Winter Olympics: Cool Runnings II: The Bermudan luger

Chris Moore in Nagano meets the man following the tracks of the Reggae Boyz
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The Independent Online
IN the wake of the Jamaican bobsleigh team a British- educated luger from Bermuda has taken on the mantle of unlikely centre of attention here.

But this time, we are not talking about a no-hoper in the Eddie Edwards mould. Patrick Singleton has already been nominated by IBM, one of the main sponsors, as one of the "most remarkable stories" of the Games, and already has a luge medal to his name. The 23 year-old former Rannoch public schoolboy earned the right to represent the island of his birth after finishing third in the Junior World Cup event at La Plagne.

It was during his schooling in Scotland that Singleton cut his teeth in winter sports. "Climbing ice and running 20 miles up mountains and across Rannoch moor proved good training for a future Olympian," said his proud mother Sallie, a former member of the Royal Ballet, whose Londonderry- born husband, Derek, is a tennis professional in Bermuda.

Patrick's unlikely introduction into luging was inspired by the success of the Jamaican bobbers in Calgary in 1988. Two years ago an Austrian luge coach ran an officially sponsored summer camp in Bermuda at which roller-blade wheels were clamped on to the sleds. "They didn't work too well because they wobbled about a lot and would veer to the left or right," Singleton said. "But it grabbed the imagination of the local kids, including myself.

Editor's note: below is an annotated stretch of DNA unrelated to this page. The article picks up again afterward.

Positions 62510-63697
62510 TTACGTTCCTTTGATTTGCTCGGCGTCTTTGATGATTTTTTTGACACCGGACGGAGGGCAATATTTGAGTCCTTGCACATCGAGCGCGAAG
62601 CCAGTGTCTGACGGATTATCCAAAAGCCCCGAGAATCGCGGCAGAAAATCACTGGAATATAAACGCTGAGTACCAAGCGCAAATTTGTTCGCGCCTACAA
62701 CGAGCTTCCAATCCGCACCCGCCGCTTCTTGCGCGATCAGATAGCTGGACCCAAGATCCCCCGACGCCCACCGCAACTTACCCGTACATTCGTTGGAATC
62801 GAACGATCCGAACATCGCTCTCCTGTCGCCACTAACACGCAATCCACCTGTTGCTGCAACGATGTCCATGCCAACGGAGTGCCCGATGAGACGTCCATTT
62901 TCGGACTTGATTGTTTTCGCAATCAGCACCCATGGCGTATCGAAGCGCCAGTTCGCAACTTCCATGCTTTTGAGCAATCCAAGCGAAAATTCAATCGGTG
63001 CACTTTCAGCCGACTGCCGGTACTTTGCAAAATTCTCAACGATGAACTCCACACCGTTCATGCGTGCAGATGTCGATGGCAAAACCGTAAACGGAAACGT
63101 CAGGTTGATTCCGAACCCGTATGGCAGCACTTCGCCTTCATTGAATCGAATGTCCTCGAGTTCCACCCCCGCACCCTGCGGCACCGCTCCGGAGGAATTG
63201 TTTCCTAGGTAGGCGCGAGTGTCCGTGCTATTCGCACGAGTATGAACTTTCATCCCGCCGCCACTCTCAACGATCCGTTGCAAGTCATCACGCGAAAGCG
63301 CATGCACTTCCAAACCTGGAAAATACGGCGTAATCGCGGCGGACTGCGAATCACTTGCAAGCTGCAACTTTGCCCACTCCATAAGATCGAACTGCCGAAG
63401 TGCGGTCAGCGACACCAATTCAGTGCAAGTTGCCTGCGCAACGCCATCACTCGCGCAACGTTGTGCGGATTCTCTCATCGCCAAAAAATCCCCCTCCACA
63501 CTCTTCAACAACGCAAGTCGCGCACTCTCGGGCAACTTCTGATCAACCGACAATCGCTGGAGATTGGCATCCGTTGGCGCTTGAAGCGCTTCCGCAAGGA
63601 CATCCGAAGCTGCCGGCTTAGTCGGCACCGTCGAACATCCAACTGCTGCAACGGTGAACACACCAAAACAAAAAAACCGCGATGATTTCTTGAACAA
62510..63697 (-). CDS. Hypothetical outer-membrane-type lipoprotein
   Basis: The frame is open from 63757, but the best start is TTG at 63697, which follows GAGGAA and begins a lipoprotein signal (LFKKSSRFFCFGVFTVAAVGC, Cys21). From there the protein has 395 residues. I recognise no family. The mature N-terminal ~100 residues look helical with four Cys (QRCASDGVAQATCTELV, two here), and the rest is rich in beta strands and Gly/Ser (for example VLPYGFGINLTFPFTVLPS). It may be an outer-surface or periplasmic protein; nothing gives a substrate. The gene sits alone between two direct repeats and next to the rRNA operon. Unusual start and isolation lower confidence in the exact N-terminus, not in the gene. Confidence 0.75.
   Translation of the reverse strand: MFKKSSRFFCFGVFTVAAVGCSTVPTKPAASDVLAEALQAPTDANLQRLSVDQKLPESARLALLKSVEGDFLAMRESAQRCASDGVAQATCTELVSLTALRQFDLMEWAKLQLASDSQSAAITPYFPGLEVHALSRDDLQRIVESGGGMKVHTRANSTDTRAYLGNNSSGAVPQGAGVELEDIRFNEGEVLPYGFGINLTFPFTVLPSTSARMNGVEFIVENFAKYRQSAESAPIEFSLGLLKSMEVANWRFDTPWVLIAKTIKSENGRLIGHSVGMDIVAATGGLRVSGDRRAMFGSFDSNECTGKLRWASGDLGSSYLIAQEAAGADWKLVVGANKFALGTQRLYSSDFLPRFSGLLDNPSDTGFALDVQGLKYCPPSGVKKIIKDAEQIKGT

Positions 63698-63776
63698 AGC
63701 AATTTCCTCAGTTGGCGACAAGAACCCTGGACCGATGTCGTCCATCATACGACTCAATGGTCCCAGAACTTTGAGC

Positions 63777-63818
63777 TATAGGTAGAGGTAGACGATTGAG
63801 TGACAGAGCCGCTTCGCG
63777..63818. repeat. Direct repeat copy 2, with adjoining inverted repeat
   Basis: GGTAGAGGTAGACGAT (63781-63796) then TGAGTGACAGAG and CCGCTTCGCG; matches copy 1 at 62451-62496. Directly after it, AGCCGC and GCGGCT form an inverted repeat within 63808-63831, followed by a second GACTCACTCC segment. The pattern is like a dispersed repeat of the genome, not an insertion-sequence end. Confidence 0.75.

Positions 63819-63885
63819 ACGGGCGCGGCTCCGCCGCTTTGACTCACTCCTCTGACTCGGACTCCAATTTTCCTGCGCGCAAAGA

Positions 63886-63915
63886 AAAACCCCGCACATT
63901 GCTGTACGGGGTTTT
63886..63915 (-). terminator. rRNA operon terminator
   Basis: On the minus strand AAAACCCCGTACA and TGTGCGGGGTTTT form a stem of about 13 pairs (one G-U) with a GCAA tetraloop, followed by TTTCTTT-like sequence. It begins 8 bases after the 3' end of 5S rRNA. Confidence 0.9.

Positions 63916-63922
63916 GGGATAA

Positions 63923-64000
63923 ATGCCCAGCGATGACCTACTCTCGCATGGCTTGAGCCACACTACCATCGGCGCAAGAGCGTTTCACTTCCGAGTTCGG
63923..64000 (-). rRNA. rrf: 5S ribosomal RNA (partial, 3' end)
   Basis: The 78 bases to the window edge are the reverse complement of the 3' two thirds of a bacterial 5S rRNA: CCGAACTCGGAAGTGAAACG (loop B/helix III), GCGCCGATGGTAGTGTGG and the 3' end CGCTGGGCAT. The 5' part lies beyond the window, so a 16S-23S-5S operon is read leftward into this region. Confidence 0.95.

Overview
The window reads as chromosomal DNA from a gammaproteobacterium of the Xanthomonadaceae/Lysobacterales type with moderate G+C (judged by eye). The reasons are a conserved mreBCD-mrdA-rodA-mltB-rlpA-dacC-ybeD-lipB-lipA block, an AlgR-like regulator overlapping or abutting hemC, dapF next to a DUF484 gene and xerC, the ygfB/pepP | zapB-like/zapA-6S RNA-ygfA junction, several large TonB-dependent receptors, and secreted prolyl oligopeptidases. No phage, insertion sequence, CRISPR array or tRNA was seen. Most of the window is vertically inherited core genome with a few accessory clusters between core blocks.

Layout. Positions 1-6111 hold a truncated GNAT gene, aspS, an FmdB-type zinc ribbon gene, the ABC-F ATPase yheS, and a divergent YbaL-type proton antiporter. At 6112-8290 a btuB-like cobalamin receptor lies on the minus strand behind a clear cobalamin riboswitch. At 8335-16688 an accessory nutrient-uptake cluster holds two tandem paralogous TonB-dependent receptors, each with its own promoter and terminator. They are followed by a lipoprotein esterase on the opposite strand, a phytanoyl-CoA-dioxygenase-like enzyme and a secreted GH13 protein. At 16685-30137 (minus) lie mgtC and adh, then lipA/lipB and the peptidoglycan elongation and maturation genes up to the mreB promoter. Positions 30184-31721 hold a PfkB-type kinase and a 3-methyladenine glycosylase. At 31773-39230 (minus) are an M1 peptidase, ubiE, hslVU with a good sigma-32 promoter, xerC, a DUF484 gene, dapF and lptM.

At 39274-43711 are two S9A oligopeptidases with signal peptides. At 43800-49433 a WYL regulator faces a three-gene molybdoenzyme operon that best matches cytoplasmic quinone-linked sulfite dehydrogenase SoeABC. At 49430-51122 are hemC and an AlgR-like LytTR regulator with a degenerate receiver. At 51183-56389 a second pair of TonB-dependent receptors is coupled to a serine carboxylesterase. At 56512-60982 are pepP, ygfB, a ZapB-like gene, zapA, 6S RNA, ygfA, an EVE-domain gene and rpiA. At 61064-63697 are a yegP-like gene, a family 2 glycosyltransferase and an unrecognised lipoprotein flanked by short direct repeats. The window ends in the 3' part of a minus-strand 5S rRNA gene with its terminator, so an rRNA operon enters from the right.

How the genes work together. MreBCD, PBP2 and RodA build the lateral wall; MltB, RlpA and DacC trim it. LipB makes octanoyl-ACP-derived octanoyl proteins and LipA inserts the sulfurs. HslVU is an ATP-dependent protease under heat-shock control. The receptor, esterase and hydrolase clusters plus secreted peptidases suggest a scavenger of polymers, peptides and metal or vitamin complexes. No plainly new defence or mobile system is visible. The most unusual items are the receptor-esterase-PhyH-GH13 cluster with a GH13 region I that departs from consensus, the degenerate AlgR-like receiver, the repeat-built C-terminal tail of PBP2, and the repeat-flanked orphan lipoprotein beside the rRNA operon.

"We thought that if the Jamaicans could make a success of bobsleighing, why couldn't Bermuda compete in the luge."Once on the ice he quickly showed a genuine aptitude for the sport.

To finance his Olympic crusade, and a $1500 flight to Tokyo, he spent his holidays from university in North Carolina painting roofs in Bermuda. "With no controlled water supply most people have to catch their own drinking water off the roof so it's important they're kept clean," he said.

It also helped fund a crucial trip to Europe where he received expect tuition from the Austrian coach Gunther Lemmerer. With money running out, the Bosnians gave him a lift to Germany so he could compete in his first World Cup race at Winterberg before his bronze-medal success at La Plagne.

"Since then he's become a sporting personality in Bermuda," his mother said. "We've been receiving good-luck messages from around the world, including from the Scottish curlers."

Singleton is also being portrayed as a hero for something that happened while he was working to raise more funds as a park ranger at Horseshoe Bay in Bermuda, when he saved thelife of an American who had broken his leg and fallen into the water.

There was another helpful spin-off, as well, for when the man's wife discovered that Patrick was coming to the Olympics she launched a campaign to raise funds for him.

Two weeks ago his Olympic dream was almost wrecked by a spectacular crash on the aptly named Spiral track here. His new Austrian sled was damaged beyond repair, and there was no chance of getting a replacement made in time. But then Singleton discovered that a Taiwan luger had been forced to withdraw from the Games through injury, and after a series of desperate phone calls the Taiwanese sent their sled back to Nagano by special courier. "I'm proud to be representing Bermuda and my goal here is just to compete," added Patrick.

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